Berger Leadership Blog

Dec 23, 2022

The Navy SEAL process to accomplish any goal

When everyone thinks of Navy SEALs, they think of toughness. SEALs are some of the highest regarded special operations forces in the world. I’ve been lucky to have the chance to get to know some personally by riding Harleys with some members of a SEAL Team. These folks are not only brave and extremely tough, they are all wicked smart. 

So, when I ran across an article by Jessica Stillman on discussing the seven step process SEALs use to accomplish any goal, I had to talk about it.

The article highlights 25-year SEAL veteran Rob Roy who claims being a Navy SEAL is more about intelligence than toughness. Of course, SEALs must be tough, but Roy notes that it’s the meticulous preparation and dedication to the process that makes them effective.

According to Roy, here’s the seven steps SEALs take to tackle any challenge:

1. Clarify the goal – Leaders must clearly define the goal and the steps that will be taken to achieve it. Roy says to remember the who, what, when, where, why, and how.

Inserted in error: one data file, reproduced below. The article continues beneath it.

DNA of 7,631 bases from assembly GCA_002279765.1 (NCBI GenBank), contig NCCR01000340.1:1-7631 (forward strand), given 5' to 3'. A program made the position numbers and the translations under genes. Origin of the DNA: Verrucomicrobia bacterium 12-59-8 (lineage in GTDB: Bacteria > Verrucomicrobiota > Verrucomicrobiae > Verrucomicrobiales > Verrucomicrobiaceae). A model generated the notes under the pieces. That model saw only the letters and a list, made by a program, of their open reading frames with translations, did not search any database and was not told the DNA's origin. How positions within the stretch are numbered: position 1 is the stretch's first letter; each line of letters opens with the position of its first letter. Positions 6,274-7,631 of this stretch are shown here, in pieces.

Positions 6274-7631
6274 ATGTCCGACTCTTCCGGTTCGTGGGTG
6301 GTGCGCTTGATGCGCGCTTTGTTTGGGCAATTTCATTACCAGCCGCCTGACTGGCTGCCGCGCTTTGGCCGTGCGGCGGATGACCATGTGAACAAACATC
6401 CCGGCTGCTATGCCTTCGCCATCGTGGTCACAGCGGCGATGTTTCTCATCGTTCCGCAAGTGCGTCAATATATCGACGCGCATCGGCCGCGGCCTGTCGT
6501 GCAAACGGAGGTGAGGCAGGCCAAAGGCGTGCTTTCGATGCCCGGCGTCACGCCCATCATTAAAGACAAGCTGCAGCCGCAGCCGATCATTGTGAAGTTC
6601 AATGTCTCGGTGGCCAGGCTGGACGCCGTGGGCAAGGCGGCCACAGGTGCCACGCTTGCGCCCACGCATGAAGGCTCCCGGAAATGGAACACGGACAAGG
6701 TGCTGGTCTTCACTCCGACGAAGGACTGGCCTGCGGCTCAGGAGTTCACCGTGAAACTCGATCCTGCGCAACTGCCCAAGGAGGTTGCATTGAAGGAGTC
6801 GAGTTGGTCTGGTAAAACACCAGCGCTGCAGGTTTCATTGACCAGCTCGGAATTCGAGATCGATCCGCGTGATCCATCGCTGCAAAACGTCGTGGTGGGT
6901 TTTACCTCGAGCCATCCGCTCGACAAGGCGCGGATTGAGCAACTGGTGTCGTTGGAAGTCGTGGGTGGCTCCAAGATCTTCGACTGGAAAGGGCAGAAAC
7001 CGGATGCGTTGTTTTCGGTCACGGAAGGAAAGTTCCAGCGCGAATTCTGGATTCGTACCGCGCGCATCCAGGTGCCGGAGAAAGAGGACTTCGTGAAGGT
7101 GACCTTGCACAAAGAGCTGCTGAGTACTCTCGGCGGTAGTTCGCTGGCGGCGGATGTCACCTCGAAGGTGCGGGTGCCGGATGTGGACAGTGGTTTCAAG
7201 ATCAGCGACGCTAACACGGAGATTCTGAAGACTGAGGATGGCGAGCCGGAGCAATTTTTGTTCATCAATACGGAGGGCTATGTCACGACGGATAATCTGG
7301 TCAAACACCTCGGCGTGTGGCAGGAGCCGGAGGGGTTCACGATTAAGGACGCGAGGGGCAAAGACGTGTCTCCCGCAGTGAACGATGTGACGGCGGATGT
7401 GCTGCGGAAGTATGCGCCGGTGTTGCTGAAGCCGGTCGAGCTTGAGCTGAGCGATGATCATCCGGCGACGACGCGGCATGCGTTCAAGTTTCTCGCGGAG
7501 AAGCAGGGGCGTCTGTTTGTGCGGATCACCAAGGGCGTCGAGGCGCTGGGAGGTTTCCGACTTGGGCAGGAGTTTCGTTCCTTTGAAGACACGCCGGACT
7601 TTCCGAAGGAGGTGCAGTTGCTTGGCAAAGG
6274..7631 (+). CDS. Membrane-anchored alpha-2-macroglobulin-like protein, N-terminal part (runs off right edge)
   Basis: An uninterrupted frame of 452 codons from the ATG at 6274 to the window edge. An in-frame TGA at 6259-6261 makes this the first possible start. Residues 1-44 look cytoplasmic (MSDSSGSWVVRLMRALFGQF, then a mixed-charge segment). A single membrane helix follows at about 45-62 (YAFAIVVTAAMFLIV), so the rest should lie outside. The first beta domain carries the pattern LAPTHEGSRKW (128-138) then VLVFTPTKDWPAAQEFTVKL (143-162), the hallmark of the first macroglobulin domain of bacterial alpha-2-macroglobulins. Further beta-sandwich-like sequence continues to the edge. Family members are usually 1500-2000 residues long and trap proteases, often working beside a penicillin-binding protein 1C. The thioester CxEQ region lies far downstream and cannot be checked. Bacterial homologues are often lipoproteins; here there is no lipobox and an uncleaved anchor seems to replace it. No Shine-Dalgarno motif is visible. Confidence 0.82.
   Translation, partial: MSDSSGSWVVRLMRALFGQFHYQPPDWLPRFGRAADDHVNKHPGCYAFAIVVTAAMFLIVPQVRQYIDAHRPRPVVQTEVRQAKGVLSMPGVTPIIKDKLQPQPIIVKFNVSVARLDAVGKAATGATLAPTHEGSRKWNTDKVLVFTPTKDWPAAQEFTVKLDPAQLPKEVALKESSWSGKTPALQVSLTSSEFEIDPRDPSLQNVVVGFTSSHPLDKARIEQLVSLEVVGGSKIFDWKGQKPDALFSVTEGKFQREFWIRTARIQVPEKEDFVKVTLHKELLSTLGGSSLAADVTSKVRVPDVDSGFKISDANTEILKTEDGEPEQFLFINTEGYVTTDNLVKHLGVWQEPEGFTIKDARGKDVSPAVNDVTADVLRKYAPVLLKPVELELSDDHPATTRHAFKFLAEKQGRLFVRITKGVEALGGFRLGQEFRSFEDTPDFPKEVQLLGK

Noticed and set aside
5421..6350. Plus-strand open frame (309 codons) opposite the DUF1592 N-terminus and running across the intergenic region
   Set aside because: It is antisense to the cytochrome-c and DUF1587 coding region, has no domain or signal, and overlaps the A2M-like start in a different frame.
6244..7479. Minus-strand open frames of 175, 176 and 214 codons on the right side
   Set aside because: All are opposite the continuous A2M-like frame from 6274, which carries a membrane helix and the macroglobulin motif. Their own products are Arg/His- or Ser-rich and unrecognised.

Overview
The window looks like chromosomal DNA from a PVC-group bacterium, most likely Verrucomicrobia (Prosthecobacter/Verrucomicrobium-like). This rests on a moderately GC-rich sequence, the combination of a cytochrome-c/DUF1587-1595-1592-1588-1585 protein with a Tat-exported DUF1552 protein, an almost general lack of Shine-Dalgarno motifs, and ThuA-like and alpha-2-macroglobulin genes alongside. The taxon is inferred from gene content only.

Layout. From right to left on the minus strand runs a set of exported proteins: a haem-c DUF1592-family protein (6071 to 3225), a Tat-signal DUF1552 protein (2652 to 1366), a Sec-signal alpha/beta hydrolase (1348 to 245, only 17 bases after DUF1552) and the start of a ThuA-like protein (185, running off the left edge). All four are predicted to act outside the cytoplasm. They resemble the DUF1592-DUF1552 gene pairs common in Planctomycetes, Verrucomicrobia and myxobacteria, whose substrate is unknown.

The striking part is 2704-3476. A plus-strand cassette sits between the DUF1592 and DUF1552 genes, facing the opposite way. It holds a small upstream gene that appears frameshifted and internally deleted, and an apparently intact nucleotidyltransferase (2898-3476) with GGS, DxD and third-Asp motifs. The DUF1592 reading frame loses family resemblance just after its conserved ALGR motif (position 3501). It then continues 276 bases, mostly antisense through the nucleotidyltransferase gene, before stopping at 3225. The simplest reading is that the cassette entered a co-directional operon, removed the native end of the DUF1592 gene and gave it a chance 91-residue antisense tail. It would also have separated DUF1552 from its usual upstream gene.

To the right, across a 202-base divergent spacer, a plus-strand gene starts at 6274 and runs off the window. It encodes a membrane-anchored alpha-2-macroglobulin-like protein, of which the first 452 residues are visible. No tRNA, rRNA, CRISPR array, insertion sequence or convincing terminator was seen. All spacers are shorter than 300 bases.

2. Find available resources – Look to see what skills exist in your team that give your organization the best chance of success. Additionally, see what networks you can tap into for funding.

3. Hash out roles – Make sure everyone involved has a clearly defined role. Every role is integral to accomplishing a goal.

4. Dedicate whole-heartedly to the goal – Once the goal is known, the resources are accounted for, and the roles are defined, then leaders must confirm that everyone is on-board and ready to go.

5. Have a backup plan – No process ever goes according to plan, so have a backup plan on hand. More importantly, have the flexibility to be comfortable switching to the backup plan.

6. Train the stress away – It’s easy to get nervous when the lights come on and it’s time to execute. To fix that, Roy recommends going through the motions multiple times. Do you have a big event or presentation coming up? Do practice runs.

7. Assess the results – Once it’s all over and the results are in, Roy recommends to review how things went. He says it would be a disservice to everyone involved to not debrief what happened – good and bad.

As leaders, it can be easy to get caught up in multiple things at once and believe that we can be successful with shear toughness and willpower. However, even Navy SEALs prioritize the process just as much as the results. Us leaders must make every effort to trust the process. If we invest in the process, we invest in success.

About the Author

B. Dan Berger, President and CEO, NAFCU

Dan BergerB. Dan Berger first joined NAFCU in 2006 and helped turn the association into the premiere advocate for the credit union industry.

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